One of the greatest benefits of filing for bankruptcy protection is that it allows struggling homeowners a second chance to catch up on missed mortgage payments. For many people, the fear of losing a beloved family home is one of the most stressful parts of their struggle with debt. But is your house really worth saving?
If you find yourself living in an "upside down house,"Â it may be worthwhile to consider simply letting the house go. "UpsideÂ down" refers to a property where you owe more money than the house is worth. Back when the housingÂ market was still booming, this situation was almost unthinkable, but now that the bubble has burst, short selling-•selling a home for less than what is owed-•is all too common. Unfortunately, a short sale leads to all kinds of nasty repercussions: Unless your mortgage lender agrees otherwise, you will still be responsible for the difference between the sale price and amount owed. Second, even if your lender agrees to forgive the debt, you'll still be hit with the tax consequences.
If you're a homeowner and considering bankruptcy, now is the time to take an objective look at the big financial picture and make some tough choices. Your equity situation is a great place to start this assessment. If you don't have any equity in the home, holding on to that upside down house can't even be justified on the basis that home ownership is a good investment. Just a few years ago a house was a sterling investment-•but if you're continuing to sink in negative equity, you don't own a good investment, just a bunch of debt. And if you are living in an upside down house, how bad is your situation? In other words, how much more money do you owe the bank than the house is worth? If the difference is only a few thousand dollars, it may be OK to hold on to the house if you can really afford the payments. But if the difference is huge, you may want to consider the idea of surrendering the property in bankruptcy.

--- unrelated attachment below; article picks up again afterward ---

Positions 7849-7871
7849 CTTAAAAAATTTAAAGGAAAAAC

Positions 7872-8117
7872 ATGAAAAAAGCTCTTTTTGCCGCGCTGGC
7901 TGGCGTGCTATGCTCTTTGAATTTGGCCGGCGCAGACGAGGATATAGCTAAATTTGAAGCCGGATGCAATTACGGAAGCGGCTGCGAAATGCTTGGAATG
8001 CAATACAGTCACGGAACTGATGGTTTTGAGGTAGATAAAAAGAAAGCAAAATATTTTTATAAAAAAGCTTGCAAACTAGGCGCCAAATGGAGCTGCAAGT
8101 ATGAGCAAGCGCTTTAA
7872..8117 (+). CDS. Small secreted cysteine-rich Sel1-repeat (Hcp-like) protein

Second, take a look at your budget. Why did you get behind on your payments? Were you always struggling to make the payments, always one emergency away from getting behind? If getting rid of your credit card debt doesn't free up enough money to comfortably make the mortgage payment, bankruptcy won't help you save the home in the long term. If, on the other hand, you got behind because of a temporary drop in income that has since rebounded, bankruptcy can get you back on track with your mortgage and put your in a better financial position by dumping your unsecured debt.
The costs associated with home ownership go beyond the monthly mortgage payments. Can you afford property taxes? Your homeowner's insurance? Does the house require a lot of maintenance? What are your utility payments like? These are all good questions to consider as you assess whether it makes sense to hold on to your home. Another thing to keep in mind is the structure of the loan. If you were one of the many unfortunate borrowers who signed on to an adjustable rate or interest only loan, your loan terms will never allow you to get ahead.
The good news is that the depressed housing market means that a lot of places that can't sell are being offered for rent. Renting can be a good solution for someone seeking to rebuild their financial health, especially in the short term. If you are trying to keep your kids at the same school or are reluctant to leave the comforts of a familiar neighborhood, you may be able to find a good rental in the same area as your house.
Make sure to ask your bankruptcy attorney for advice on this issue. Letting a foreclosure proceed unchecked is not a good way of dealing with the situation. If the property sells for less than the outstanding loan balance, you will still owe the difference.. Surrendering the home in bankruptcy shields you by eliminating any personal liability after the foreclosure sale. If you are facing foreclosure now, contact a bankruptcy attorney immediately to ensure that you remain in control. Your attorney can help you assess your financial outlook rationally and help you make the right decision.
From: The Law Offices of John T. Orcutt. We always offer a free initial one on one consultation. Call today to set up your appointment. If you are in North Carolina, call +1-919-646-2654, or visit www.billsbills.com to fill out our free and confidential debt questionnaire.